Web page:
THIS IS A MUST READ. PASS IT AROUND.
Please take the time to read this, its balanced and well written, just as journalism should be. There is a lot in our past that we choose to forget, this story is a great reminder of where Frank is taking this country.
Graham Davis | April 16, 2009
Article from: The Australian
LIKE many military leaders before him, Frank Bainimarama can be autocratic, stubborn, wilful, obstinate and disdainful of the traditional nuances of civilian politics.
He may also be the best hope, albeit in five years’ time, of a democratic Fiji for all its citizens and not just the amply endowed indigenous majority.
If that seems a ludicrous proposition when constitutions are being abrogated and the media proscribed, it’s time to consider some basic truths that seem to have been overlooked in the “good guy, bad guy” narrative that invariably passes for analysis in much of the Australian media.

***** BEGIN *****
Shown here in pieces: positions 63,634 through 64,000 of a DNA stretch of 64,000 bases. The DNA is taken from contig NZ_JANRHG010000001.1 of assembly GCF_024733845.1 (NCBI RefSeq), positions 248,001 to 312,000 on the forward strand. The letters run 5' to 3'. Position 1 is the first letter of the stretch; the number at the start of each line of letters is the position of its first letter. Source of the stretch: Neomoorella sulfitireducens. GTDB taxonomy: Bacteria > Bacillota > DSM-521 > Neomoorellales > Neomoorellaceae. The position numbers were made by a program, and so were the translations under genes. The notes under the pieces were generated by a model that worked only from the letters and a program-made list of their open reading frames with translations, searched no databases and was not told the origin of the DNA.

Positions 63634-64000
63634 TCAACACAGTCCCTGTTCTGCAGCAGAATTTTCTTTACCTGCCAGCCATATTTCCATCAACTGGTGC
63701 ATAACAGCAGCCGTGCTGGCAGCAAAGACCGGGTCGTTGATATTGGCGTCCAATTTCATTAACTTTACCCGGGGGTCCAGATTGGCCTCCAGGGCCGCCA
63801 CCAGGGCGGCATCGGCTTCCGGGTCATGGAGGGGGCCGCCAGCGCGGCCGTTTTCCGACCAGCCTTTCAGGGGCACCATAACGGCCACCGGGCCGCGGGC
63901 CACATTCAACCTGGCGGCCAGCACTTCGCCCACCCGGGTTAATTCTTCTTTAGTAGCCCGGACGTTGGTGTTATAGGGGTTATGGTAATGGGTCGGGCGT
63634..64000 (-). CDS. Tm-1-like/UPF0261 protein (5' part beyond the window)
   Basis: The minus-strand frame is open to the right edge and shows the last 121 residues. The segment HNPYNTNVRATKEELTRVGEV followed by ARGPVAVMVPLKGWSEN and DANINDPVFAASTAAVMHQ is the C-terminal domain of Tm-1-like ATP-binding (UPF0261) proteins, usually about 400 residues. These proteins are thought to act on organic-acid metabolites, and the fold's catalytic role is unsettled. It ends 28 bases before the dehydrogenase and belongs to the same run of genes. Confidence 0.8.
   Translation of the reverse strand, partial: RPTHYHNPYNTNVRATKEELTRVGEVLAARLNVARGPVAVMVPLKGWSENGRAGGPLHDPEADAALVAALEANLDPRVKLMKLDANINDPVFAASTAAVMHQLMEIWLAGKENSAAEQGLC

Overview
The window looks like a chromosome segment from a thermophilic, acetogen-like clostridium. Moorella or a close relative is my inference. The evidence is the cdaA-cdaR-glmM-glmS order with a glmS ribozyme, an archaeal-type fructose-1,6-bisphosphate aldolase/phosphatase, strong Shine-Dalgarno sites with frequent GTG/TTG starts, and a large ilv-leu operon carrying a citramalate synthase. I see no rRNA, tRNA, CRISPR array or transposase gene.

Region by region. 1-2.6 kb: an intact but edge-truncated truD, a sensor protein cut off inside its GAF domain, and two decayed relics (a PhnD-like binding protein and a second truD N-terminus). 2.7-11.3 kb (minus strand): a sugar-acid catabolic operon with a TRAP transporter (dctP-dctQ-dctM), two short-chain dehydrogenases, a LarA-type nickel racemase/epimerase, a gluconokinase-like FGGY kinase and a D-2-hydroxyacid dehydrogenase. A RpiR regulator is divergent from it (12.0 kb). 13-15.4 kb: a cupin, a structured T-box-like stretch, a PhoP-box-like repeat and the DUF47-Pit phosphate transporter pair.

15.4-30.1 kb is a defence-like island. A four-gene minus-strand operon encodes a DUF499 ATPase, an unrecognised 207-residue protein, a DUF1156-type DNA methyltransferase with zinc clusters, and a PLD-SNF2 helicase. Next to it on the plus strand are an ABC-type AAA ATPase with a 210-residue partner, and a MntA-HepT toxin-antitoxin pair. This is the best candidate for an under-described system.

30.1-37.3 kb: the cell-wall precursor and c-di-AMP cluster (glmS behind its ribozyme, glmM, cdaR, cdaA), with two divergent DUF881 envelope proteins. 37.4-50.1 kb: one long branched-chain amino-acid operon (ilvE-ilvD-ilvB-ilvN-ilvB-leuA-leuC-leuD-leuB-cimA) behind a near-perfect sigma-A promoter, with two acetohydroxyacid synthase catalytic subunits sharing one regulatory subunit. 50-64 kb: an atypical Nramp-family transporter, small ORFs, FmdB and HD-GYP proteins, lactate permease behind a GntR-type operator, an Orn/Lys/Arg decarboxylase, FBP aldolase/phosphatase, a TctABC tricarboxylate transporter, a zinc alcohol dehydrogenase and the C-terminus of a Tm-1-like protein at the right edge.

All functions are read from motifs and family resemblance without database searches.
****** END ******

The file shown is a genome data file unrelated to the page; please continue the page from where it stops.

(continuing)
The bad guys, of course, are held to be Bainimarama and his patron, Fiji’s octogenarian President, Josefa Iloilo, who have defied the courts by ruling out any popular vote until they can change the electoral system.
The good guys are those calling for an immediate election: a coalition of lawyers, human-rights activists and elements of the local media, plus the man Bainimarama deposed at gunpoint in 2006, former prime minister Laisenia Qarase.
It’s time to dispense with this simplistic premise because a compelling argument can be made that, in fact, the reverse is true; that Bainimarama and Iloilo, for all their flaws, are embarked on the more worthy crusade. Or certainly more worthy than they’re being given credit for by their burgeoning number of foreign opponents.